Friday, January 4, 2019
How is it that the designation for the eleventh day of a holiday commemoration devised in the Middle Ages denotes a saint who not only didn't live back then, but came from a country never heard of in that time period? It all makes me wonder what the historic designation was for the Eleventh Day of Christmas, back when this was all created.
For now, in keeping with the tradition of holding a feast day in memory of a saint upon the date of that person's death, Saint Elizabeth Ann Seton died on January 4, 1821. She wasn't, however, recognized as a saint until 1975, at which point she became the first native-born American to be designated as such.
Founder of the Sisters of Charity, the first American organization of religious sisters, Elizabeth Seton's legacy extended to orphanages, hospitals, and schools in the 1830s as far apart as Cincinnati, New Orleans and Saint Louis. Despite discovering this, I have yet to find any directions on how one was expected to celebrate this Eleventh Day of Christmas.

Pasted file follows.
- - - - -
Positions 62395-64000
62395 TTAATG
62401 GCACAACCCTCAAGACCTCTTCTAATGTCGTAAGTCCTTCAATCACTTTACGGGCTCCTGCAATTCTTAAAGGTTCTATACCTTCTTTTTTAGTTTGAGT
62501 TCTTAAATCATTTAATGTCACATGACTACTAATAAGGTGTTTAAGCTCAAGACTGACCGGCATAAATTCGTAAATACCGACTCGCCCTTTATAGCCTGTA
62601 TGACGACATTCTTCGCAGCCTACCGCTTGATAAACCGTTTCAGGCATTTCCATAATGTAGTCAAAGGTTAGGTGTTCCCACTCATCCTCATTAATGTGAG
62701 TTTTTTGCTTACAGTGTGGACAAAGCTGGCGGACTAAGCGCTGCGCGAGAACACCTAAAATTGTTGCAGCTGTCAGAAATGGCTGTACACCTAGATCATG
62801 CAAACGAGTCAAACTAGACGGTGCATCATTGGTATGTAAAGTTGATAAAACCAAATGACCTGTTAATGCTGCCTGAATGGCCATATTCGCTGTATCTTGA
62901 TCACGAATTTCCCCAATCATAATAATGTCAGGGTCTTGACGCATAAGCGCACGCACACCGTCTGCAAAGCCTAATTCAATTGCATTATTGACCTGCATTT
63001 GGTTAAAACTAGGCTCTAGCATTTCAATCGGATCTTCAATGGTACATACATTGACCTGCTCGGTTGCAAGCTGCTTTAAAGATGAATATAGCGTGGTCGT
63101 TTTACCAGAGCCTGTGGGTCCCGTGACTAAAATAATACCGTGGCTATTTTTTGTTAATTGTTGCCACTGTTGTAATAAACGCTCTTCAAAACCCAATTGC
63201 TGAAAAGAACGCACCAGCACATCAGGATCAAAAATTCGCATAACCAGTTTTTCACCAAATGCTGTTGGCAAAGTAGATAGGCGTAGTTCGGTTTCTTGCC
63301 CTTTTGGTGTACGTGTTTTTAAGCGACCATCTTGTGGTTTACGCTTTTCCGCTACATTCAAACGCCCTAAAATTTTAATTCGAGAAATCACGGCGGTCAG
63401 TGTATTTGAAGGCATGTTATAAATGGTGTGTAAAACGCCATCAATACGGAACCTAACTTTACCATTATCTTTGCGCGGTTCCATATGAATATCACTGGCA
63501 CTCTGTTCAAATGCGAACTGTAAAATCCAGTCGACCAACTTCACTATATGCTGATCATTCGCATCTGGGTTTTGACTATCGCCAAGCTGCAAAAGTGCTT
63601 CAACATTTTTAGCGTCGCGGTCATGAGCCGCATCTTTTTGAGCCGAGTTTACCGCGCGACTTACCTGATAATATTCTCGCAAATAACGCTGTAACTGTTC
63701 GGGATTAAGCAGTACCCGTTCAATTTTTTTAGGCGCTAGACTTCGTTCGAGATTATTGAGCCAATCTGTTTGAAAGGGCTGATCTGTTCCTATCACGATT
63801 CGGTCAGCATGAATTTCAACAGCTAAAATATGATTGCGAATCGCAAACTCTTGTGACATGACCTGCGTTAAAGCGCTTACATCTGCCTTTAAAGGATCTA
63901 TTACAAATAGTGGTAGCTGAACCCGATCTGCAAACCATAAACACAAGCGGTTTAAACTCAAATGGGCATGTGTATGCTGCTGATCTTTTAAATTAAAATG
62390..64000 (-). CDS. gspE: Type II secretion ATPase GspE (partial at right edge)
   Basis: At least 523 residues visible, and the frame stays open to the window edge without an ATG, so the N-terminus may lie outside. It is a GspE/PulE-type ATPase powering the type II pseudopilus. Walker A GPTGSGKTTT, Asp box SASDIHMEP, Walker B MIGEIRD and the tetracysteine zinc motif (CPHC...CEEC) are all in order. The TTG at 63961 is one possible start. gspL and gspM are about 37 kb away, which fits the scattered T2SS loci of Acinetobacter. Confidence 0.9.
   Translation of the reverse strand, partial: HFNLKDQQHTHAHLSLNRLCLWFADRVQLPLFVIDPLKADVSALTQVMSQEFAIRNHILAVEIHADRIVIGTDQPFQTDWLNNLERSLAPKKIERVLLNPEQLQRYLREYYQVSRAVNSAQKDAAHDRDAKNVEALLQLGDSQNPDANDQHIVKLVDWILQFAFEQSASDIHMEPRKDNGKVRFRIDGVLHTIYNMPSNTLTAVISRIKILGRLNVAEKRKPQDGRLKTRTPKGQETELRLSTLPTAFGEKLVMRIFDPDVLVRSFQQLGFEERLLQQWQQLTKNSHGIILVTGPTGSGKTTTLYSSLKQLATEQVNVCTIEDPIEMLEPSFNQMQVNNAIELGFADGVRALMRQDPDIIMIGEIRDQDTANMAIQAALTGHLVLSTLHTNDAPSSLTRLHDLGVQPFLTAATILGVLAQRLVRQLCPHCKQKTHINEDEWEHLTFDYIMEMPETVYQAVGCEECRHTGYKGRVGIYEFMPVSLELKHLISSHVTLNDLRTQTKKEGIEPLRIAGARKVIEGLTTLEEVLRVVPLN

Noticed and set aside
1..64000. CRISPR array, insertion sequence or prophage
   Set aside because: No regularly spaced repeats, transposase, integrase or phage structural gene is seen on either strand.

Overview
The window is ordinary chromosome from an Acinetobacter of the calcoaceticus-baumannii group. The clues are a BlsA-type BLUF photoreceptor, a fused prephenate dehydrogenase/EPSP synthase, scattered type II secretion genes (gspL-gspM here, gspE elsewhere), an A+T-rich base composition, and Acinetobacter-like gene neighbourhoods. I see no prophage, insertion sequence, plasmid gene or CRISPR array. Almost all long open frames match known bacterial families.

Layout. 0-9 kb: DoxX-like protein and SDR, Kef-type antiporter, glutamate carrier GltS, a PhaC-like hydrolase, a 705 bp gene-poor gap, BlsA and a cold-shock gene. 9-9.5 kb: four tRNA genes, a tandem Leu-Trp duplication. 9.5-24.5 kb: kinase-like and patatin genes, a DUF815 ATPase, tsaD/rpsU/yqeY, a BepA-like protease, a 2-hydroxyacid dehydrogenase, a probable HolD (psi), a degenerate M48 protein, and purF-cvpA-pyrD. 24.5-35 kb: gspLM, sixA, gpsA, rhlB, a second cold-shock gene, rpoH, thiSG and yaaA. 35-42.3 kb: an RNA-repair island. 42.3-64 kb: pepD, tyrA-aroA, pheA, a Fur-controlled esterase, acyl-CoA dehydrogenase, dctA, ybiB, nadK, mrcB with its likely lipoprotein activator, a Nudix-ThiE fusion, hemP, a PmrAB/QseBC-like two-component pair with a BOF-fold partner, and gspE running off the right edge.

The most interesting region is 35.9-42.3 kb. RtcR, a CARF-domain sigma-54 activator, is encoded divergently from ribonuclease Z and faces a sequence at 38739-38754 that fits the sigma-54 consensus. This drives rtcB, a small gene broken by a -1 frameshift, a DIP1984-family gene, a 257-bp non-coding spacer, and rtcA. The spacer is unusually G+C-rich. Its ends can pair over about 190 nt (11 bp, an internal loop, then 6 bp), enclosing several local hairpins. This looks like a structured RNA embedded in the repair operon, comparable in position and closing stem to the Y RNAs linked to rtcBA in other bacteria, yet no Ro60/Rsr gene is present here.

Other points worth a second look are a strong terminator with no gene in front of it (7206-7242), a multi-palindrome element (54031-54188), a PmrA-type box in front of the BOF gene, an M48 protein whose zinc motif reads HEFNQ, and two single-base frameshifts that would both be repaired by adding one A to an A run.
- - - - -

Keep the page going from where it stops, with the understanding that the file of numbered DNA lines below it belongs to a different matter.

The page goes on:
So, back in the days before Elizabeth Ann Seton became a saint, who was celebrated on the Eleventh Day of Christmas? According to one reference, that honor was previously bestowed upon Saint Simeon Stylites—although other reports say he is commemorated on January 5. Perhaps that's a good thing: after all, how would we celebrate a saint known for his extreme ascetic lifestyle?
I suspect, though, that many European households, at least closer to the time period in which the Twelve Days of Christmas were kept as a holiday season, were busily preparing, at this point, for the culmination of the Christmas season: the arrival of the Magi, or Three Kings from the east, to present their gifts to the Christ child on Epiphany—not to mention the energetic celebrations to be held the night preceding that, on Twelfth Night. While not many of our modern households may keep that tradition of the old holiday calendar, perhaps some family histories may contain a few reminders of that old custom of giving gifts, not on December 25, but on Epiphany, itself.